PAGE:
Villages: Navi Mumbai’s deliberate blind spots

The gaothans were neglected from the urban perspective though they were to be part of an emerging new urban space said to have been meticulously planned.

Mahesh Vijapurkar May 27, 2013 15:55:46 IST
Villages: Navi Mumbai’s deliberate blind spots

As you approach Kharghar while driving down from Pune, a surprise awaits. A blue-and-white board in Marathi welcomes you to the Kharghar Gram Panchayat. But Kharghar is in Navi Mumbai, the world's single largest new city being built, right?

Yes, it is, and that board is not a freak remnant of the era when the swath across the creek on Mumbai's mainland was a cluster of villages, from Digha in Airoli to Vashi to Uran. It is new enough to be post-Navi Mumbai. Right now there are such 51 other villages.

Even that swath of 162 sq km which is under the jurisdiction of Navi Mumbai Municipal Corporation (NMMC), incorporated in 1991, had 29 villages which were overnight converted into parts of the city though till that moment, they had been villages even as that part of the city was being built.

Villages Navi Mumbais deliberate blind spots

New infrastructure. AFP

To quell any confusion, we need to go to the back story: when Navi Mumbai was planned in 1970 to decongest Mumbai, the area earmarked was a contiguous 347 sq km which of course comprised villages – their habitats called the gaothans and the extended lands around, farms and fields.

When building the new city, City and Industrial Development Corporation (CIDCO) began work on the nodes which were away from the rural habitats but got their names from the closest villages. During this process, the villages, or more precisely, the gaothaans were left to be governed by their respective gram panchayats.

What is 'gaothaan' in Marathi is the gaon or gram in other languages and the area around it within the revenue limits is the 'seem' which could comprise of anything else which is not the habitat, and include the farms, the commons, the roads in them, the ponds et al. In a multilingual India, there are variations for these terms.

It has to be qualified that these are not the quaint gaothaans of Mumbai which were slowly enveloped by the emerging urban spaces but retained their characteristics like Matherpakadi in Mazgaon, Kothachiwadi in Girgaon, orBandra or Pali gaothaans, some of which are on the heritage lists. These are just ordinary villages, now getting worse.

That meant neglect from the urban perspective though they were to be parts of an emerging new urban space said to have been meticulously planned. When new norms were in force – FSI regulations, space use for distinct residential, commercial and public purposes – for the nodes, the villages remained untouched.

The villages turned chaotic. Anybody could do just about anything, build anything anywhere anyhow as they do in just about any village which, under panchayats raj, are least regulated even if in the vicinity of a big city and part of its metropolitan ambit. A visit to these would show how most have escaped planning is visible.

Now back to the larger Navi Mumbai, beyond the areas in the jurisdictional control of NMMC. The CIDCO is continuing to build rest of the area, known as Navi Mumbai Project Area to distinguish it from NMMC swath, and is treating the 52 villages, Kharghar included, like it did with the 29.

Now, as then, the CDCO’s role is confined to providing water, collecting garbage and no more which is nominal. As did happen with the 29 before their municipalisation by NMMC in 1991, with CIDCO ceding control after it thought it had done enough on the 162 sq km area, they were under the Thane Zilla Parishad. Like now the other 51 depend on Raigad district administration.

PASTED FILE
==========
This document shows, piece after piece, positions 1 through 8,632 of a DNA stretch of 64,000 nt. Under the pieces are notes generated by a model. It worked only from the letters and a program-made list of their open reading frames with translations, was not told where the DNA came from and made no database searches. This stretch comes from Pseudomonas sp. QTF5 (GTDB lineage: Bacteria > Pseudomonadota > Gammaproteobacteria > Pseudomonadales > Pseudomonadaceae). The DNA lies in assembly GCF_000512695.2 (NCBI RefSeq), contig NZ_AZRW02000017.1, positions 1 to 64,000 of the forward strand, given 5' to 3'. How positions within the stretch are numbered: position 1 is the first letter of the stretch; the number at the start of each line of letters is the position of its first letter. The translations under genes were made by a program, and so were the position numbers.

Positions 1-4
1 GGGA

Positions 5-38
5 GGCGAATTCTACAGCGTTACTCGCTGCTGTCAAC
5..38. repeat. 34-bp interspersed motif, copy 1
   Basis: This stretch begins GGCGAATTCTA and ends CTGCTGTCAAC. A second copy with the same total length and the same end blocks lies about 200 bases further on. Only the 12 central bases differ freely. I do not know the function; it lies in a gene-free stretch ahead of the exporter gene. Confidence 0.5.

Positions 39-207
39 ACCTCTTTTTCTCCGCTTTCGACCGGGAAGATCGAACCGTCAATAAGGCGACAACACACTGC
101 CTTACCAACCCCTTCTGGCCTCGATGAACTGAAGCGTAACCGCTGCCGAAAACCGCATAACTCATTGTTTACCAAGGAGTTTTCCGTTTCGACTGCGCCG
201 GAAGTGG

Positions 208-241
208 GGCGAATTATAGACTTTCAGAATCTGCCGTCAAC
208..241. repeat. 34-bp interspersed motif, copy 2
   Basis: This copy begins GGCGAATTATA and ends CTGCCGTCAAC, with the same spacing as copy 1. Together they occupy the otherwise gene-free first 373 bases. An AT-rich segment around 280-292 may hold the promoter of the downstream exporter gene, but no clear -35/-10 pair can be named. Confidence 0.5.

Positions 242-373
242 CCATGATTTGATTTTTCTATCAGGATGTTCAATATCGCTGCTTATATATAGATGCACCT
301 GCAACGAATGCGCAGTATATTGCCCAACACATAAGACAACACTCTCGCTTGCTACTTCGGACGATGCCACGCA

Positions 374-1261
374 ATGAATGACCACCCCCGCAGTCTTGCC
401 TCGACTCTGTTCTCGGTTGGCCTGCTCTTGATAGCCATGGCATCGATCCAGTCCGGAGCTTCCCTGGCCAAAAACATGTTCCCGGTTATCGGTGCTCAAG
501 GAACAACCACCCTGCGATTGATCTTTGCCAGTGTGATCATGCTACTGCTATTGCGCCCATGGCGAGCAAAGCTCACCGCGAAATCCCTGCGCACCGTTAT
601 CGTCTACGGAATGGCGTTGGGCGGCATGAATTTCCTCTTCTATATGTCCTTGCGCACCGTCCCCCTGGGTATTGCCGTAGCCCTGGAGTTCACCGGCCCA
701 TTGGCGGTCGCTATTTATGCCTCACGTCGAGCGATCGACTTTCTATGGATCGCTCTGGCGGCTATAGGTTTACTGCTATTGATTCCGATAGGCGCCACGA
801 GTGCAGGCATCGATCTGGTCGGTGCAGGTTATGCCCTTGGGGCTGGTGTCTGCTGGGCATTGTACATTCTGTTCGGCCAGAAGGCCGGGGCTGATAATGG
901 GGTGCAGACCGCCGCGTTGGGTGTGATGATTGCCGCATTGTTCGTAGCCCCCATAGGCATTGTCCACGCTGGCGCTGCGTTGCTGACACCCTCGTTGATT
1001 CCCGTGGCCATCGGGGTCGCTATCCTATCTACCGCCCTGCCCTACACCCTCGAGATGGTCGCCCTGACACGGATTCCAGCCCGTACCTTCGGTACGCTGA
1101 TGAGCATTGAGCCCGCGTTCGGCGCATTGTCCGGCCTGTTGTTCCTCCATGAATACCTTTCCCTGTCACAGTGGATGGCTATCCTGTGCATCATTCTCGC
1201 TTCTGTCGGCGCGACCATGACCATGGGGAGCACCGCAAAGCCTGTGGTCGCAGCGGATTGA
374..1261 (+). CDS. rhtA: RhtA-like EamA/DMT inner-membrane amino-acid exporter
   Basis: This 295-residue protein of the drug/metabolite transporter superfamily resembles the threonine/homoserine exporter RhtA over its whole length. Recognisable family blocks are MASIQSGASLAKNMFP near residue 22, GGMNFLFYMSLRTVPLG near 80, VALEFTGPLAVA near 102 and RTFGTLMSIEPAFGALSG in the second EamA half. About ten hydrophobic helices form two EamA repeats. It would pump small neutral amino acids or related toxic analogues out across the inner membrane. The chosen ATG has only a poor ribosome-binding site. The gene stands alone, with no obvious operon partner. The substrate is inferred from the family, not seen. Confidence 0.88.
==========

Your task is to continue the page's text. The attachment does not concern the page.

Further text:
For instance, registrations of birth or death in these 51 villages are to be done with the Panvel Panchayat Samiti of the Raigad ZP. The schools in their vicinity are superintended by the Raigad Education Officer. Earlier, a car or bike bought entailed a visit to Alibaug for registering them; now a new set up in Panvel has helped cut the nuisance.

These villages are clearly demarcated. What were the village habitats – houses, shops, schools, and such public amenities plus a buffer of 500 metre is all that these ignored villages now comprise. One official had confided about two years ago, and surely no change has been see later, that "to us, those villages don’t count; it would be the next civic body’s headache".

The CIDCO does not step in to regulate anything except to supply the water at levels much less than it does for the nodes and collect garbage. This all the villages will have till they are assimilated in a new civic body or consumed into NMMC’s jurisdiction when CIDCO eventually thinks its work is done. It is unlikely anytime soon.

That has given rise to a city, touted as modern, and built ever so slowly, that even the populating of the new nodes has always been much behind set targets, to a new paradigm which can at best be described as 'rurban' – not entirely urban nor entirely rural but arguably chaotic, and full of disparities.

The focus has remained on building the nodes, and supporting them with new infrastructure, of course well planned, with neat railway stations, the towers hiding the disorder in the villages. Unfortunately, CIDCO is persisting with this model of development despite the experience with the 162 sq km which we can call is the first phase.

By leaving the 29 villages in the first phase virtually left unattended till the NMMC was formed in 1991, ensuring the gaothans were left to be dealt with by others, CIDCO heaped a burden on the NMMC. CIDCO is walking the same path now with 52 other villages in the second phase, keeping them at more than an arm’s length while all investment is outside of them.

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